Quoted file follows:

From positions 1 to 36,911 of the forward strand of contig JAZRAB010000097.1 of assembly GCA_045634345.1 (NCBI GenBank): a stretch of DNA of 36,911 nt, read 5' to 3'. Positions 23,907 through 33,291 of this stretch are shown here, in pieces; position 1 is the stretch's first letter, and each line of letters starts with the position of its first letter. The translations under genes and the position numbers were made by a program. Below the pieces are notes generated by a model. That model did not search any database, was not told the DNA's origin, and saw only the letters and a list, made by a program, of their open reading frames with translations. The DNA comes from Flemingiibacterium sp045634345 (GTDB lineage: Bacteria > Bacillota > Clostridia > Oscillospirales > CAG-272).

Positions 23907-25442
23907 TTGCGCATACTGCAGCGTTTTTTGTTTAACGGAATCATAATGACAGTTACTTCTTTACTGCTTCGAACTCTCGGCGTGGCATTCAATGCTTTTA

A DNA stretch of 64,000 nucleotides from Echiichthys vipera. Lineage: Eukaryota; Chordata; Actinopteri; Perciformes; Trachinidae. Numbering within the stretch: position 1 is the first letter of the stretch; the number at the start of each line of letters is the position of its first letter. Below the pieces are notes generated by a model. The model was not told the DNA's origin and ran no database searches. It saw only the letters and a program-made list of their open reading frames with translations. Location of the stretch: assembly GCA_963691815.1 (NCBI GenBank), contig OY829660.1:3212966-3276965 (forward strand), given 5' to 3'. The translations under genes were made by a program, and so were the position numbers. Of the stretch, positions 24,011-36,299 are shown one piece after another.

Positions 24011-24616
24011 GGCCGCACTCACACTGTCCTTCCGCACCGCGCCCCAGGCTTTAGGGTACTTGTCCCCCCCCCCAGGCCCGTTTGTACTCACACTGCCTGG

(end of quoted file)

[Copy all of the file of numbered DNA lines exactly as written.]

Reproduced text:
From positions 1 to 36,911 of the forward strand of contig JAZRAB010000097.1 of assembly GCA_045634345.1 (NCBI GenBank): a stretch of DNA of 36,911 nt, read 5' to 3'. Positions 23,907 through 33,291 of this stretch are shown here, in pieces; position 1 is the stretch's first letter, and each line of letters starts with the position of its first letter. The translations under genes and the position numbers were made by a program. Below the pieces are notes generated by a model. That model did not search any database, was not told the DNA's origin, and saw only the letters and a list, made by a program, of their open reading frames with translations. The DNA comes from Flemingiibacterium sp045634345 (GTDB lineage: Bacteria > Bacillota > Clostridia > Oscillospirales > CAG-272).

Positions 23907-25442
23907 TTGCGCATACTGCAGCGTTTTTTGTTTAACGGAATCATAATGACAGTTACTTCTTTACTGCTTCGAACTCTCGGCGTGGCATTCAATGCTTTTA

A DNA stretch of 64,000 nucleotides from Echiichthys vipera. Lineage: Eukaryota; Chordata; Actinopteri; Perciformes; Trachinidae. Numbering within the stretch: position 1 is the first letter of the stretch; the number at the start of each line of letters is the position of its first letter. Below the pieces are notes generated by a model. The model was not told the DNA's origin and ran no database searches. It saw only the letters and a program-made list of their open reading frames with translations. Location of the stretch: assembly GCA_963691815.1 (NCBI GenBank), contig OY829660.1:3212966-3276965 (forward strand), given 5' to 3'. The translations under genes were made by a program, and so were the position numbers. Of the stretch, positions 24,011-36,299 are shown one piece after another.

Positions 24011-24616
24011 GGCCGCACTCACACTGTCCTTCCGCACCGCGCCCCAGGCTTTAGGGTACTTGTCCCCCCCCCCAGGCCCGTTTGTACTCACACTGCCTGG